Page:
Drug Possession

What is the safety valve? How do I get it? Do I want it?

In federal court there are many various mandatory minimums. Generally speaking, mandatory minimums are bad things. A mandatory minimum prevents judges from doing what they think is right. Often times, the prosecutor’s office is not very friendly with the defendant and this prevents the defendant from getting any kind of real offer from them. Some times, the defendant wants to plea guilty, but is greatly hampered by the mandatory minimum. In federal court, the defendant can seek a safety value which would prevent the mandatory minimum and allow the defendant to go heads up with the judge. While the judge still has to grant the safety value, its still a good way to think about an alternative to a terrible mandatory.

§5C1.2 Limitation on Applicability of Statutory Minimum Sentences in Certain Cases

The relevant portion of the statute is:

§5C1.2. Limitation on Applicability of Statutory Minimum Sentences in Certain Cases

(a)Except as provided in subsection (b), in the case of an offense under 21 U.S.C. § 841, § 844, § 846, § 960, or § 963, the court shall impose a sentence in accordance with the applicable guidelines without regard to any statutory minimum sentence, if the court finds that the defendant meets the criteria in 18 U.S.C. § 3553(f)(1)-(5) set forth below:

(1)the defendant does not have more than 1 criminal history point, as determined under the sentencing guidelines before application of subsection (b) of §4A1.3 (Departures Based on Inadequacy of Criminal History Category);

(2)the defendant did not use violence or credible threats of violence or possess a firearm or other dangerous weapon (or induce another participant to do so) in connection with the offense;

(3)the offense did not result in death or serious bodily injury to any person;

(4)the defendant was not an organizer, leader, manager, or supervisor of others in the offense, as determined under the sentencing guidelines and was not engaged in a continuing criminal enterprise, as defined in 21 U.S.C. § 848; and

(5)not later than the time of the sentencing hearing, the defendant has truthfully provided to the Government all information and evidence the defendant has concerning the offense or offenses that were part of the same course of conduct or of a common scheme or plan, but the fact that the defendant has no relevant or useful other information to provide or that the Government is already aware of the information shall not preclude a determination by the court that the defendant has complied with this requirement.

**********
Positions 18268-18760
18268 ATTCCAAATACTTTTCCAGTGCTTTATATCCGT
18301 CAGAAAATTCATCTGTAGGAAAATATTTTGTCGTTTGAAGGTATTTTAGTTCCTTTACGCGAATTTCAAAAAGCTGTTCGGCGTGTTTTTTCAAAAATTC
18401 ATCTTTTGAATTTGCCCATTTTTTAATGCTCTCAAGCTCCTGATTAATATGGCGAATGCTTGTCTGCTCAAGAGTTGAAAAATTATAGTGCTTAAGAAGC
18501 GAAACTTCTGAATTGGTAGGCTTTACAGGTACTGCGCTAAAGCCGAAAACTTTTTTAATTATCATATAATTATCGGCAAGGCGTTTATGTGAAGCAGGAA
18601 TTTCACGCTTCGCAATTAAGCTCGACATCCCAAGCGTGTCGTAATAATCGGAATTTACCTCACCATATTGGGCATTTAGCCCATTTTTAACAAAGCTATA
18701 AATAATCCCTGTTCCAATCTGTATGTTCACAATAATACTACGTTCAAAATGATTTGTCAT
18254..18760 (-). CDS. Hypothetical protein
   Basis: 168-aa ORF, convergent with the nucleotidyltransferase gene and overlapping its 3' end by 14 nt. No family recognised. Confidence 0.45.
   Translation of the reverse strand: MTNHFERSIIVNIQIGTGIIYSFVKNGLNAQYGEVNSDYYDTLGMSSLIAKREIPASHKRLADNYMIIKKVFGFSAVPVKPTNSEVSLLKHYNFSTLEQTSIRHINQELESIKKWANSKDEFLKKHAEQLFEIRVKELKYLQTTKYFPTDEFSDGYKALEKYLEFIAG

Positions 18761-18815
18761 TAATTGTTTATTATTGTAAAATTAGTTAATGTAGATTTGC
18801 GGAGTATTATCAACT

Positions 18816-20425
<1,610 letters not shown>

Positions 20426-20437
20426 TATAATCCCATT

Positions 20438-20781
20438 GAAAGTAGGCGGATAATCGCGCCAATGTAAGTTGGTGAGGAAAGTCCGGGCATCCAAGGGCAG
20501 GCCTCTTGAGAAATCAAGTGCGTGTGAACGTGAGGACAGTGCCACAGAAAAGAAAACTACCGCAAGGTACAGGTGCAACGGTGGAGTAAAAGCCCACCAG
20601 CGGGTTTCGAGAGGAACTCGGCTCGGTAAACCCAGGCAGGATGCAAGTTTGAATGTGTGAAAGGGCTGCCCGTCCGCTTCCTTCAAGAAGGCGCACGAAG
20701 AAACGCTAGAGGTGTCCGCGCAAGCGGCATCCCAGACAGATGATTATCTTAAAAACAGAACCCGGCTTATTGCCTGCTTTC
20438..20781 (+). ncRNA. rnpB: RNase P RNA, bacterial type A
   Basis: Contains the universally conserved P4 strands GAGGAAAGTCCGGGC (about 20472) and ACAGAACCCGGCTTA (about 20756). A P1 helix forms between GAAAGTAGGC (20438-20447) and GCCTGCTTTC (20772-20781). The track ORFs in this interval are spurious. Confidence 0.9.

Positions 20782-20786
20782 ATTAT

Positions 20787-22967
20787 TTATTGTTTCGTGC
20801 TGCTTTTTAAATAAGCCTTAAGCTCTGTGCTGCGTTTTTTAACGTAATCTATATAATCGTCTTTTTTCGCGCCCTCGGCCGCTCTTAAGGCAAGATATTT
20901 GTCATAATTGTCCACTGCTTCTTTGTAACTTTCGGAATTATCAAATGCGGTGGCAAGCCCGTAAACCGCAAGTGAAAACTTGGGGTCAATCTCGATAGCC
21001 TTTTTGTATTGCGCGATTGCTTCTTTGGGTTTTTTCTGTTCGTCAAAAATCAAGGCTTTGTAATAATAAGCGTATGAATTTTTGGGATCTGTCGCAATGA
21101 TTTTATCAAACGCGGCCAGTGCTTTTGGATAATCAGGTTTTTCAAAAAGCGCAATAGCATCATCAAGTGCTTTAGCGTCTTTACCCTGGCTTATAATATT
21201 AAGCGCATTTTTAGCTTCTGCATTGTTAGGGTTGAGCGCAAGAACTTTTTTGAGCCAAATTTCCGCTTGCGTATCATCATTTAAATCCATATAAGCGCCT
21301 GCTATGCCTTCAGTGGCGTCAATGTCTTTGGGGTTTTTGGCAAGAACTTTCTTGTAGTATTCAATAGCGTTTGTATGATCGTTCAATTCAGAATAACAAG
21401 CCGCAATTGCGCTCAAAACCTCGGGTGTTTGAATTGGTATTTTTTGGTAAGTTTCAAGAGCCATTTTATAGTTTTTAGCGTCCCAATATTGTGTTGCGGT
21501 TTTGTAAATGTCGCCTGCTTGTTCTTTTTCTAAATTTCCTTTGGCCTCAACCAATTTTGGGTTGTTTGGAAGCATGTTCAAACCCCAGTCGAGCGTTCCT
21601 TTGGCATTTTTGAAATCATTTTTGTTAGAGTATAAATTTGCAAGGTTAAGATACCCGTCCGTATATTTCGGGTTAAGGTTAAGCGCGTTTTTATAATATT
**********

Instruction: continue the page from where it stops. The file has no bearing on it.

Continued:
(b)In the case of a defendant (1) who meets the criteria set forth in subsection (a); and (2) for whom the statutorily required minimum sentence is at least five years, the offense level applicable from Chapters Two (Offense Conduct) and Three (Adjustments) shall be not less than level 17.

Application with §5k1.1

Two major points taken from the statute. First, the safety valve only applies to drug cases. Second, what happens if the government brings you in for a proffer, and you are hoping to earn a 5k1.1, but the prosecutor tells you that whatever you gave them, just isn’t enough to earn the 5k1.1? Can you still get the safety valve? Absolutely yes. Therefore in a very serious drug case where you think the government should have given you the 5k1.1, but didn’t, you can argue for the safety valve heads up with the judge.

Also, along the same lines, if the government tells you they will give you the 5k1.1, and whats you to sign the guilty plea agreement, ask them to put the safety valve provision in the plea agreement. If the government later decides that you didn’t give them everything the wanted and they attempt to yank the 5k1.1, you can tell still go for the safety valve and get your minus three.

Brian J. Zeiger, Esquire, is an experienced and successful criminal defense and civil rights attorney. He is a seasoned trial lawyer with significant experience before juries and judges. Brian understands civil rights cases, including Taser, Wrongful Death, Excessive Force, Police Brutality, Police Misconduct, Malicious Prosecution, Monell Claims, Sexual Assault, Prisoner’s Rights, Time Credit, Medical Malpractice, and Medical Indifference.